It used to be our creed, but now it is over. It is high time for us to ditch the narrative, half naive half downright brown-nosing, whereby the multinationals of the digital revolution are perfect creatures built by enlightened geniuses. Big techs, indeed, almost invariably build their fortunes much more on the inadequacy of regulations, on unfair tax regimes, on financial unscrupulousness and on the global scale on which they operate (and on which politics is unable to be of any efficacy) than on bona fide innovation. It is not for their (albeit brilliant) AI algorithms that Uber and Lyft dominate the market, but because they have been able to exploit the gray areas in national legislation and to cut costs on the management of the working force. Gig operators were hailed as novel entrepreneurs but were, in fact, devoid of any protection and entirely depending on customers’ reviews and petty nuisances: in a word, the very parody of the American dream.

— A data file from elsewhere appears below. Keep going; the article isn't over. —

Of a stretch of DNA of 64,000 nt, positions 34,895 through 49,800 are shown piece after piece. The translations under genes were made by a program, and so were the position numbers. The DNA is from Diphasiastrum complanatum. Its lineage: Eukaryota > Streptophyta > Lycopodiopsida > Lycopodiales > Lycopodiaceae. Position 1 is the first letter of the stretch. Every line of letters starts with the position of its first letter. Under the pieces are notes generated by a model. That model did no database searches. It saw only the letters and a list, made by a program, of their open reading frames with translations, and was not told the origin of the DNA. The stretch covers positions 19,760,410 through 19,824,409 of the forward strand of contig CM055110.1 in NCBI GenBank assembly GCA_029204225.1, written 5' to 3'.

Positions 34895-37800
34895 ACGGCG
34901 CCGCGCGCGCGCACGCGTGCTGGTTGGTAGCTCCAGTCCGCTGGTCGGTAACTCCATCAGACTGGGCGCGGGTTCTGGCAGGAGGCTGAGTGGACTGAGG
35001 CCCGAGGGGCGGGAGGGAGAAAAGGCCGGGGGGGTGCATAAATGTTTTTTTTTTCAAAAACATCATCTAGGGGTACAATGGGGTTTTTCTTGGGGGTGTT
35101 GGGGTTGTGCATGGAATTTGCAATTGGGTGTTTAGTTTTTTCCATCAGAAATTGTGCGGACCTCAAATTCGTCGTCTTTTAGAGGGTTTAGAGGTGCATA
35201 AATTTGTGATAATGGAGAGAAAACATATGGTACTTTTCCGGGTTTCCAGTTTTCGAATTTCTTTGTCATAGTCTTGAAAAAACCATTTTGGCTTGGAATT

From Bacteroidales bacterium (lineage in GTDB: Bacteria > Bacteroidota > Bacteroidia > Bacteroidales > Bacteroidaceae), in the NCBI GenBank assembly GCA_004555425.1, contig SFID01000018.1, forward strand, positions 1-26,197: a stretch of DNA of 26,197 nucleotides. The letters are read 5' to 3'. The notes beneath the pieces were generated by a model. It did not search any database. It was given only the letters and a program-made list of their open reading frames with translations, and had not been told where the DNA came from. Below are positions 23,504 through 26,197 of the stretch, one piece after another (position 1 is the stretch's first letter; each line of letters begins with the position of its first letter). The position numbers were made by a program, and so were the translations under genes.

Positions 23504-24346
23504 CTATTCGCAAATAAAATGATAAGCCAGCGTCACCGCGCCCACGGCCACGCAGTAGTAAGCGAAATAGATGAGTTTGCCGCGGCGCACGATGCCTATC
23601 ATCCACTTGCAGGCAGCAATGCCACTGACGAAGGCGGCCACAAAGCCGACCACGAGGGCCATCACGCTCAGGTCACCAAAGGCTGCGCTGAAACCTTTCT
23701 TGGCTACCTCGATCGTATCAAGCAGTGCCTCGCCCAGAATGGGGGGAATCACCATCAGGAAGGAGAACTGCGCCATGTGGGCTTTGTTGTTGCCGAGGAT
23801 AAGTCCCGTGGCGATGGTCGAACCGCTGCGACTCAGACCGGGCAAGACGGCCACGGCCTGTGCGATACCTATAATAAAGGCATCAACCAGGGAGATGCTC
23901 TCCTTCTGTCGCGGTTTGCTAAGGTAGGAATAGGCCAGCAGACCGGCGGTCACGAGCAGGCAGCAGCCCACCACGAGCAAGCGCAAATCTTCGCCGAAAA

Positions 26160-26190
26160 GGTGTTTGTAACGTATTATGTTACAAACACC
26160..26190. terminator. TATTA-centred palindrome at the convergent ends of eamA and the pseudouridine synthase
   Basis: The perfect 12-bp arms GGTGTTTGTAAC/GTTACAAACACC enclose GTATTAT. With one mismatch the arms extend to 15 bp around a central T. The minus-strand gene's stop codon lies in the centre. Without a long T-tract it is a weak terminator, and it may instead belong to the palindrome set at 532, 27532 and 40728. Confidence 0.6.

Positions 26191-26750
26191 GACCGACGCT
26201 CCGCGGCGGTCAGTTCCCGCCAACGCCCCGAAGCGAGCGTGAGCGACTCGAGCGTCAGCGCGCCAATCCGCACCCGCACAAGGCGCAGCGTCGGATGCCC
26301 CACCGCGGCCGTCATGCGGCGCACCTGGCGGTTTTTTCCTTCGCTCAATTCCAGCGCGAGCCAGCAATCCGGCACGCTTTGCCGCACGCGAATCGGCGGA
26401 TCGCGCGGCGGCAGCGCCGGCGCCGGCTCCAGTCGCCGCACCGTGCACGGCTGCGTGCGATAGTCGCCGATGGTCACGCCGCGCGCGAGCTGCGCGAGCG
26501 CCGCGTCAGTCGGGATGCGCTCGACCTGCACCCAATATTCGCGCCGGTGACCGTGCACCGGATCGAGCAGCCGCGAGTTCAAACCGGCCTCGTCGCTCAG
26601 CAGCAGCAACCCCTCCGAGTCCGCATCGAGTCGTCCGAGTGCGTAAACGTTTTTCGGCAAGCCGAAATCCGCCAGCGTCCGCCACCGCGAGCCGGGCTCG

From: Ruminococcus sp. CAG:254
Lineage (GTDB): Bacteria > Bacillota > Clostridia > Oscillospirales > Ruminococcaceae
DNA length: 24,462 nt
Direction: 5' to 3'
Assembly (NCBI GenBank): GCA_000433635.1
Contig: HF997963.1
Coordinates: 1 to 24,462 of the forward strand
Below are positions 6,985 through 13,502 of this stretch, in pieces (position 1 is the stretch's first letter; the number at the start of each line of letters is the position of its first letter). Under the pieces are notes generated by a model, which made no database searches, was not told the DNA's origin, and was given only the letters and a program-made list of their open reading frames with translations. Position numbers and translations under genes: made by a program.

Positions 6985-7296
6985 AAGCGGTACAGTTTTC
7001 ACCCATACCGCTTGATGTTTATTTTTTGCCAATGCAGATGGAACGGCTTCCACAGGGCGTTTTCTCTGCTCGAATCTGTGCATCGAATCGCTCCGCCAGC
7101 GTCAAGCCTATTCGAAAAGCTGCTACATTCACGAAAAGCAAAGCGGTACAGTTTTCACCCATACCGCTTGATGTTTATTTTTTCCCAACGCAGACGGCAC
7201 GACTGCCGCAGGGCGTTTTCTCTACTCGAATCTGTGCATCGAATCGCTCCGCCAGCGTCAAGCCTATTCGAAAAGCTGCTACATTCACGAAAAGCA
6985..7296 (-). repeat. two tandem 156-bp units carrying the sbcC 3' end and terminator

Yet, as California is not only Sylicon Valley but also a huge laboratory of civil rights, on Monday this man, Ethan P. Schulman, a judge at the San Francisco Superior Court, ordered workers in the gig economy to be recognized as employees under all respects, as much as the engineers who work in the ICT headquarters. In retaliation, Uber and Lyft, which have built their business model on the lack of protection of their workforce (indeed, on its “commodification”), threatened to leave the State.

«It is high time that they face up to their responsibilities to their workers and to the public», Judge Schulman declared. Such words as I would like to be our compass for the years ahead, in the aftermath of a pandemic which is amassing unimaginably large power and wealth in the hands of the very few. Words so powerful that the financial markets themselves couldn’t help but listen to them.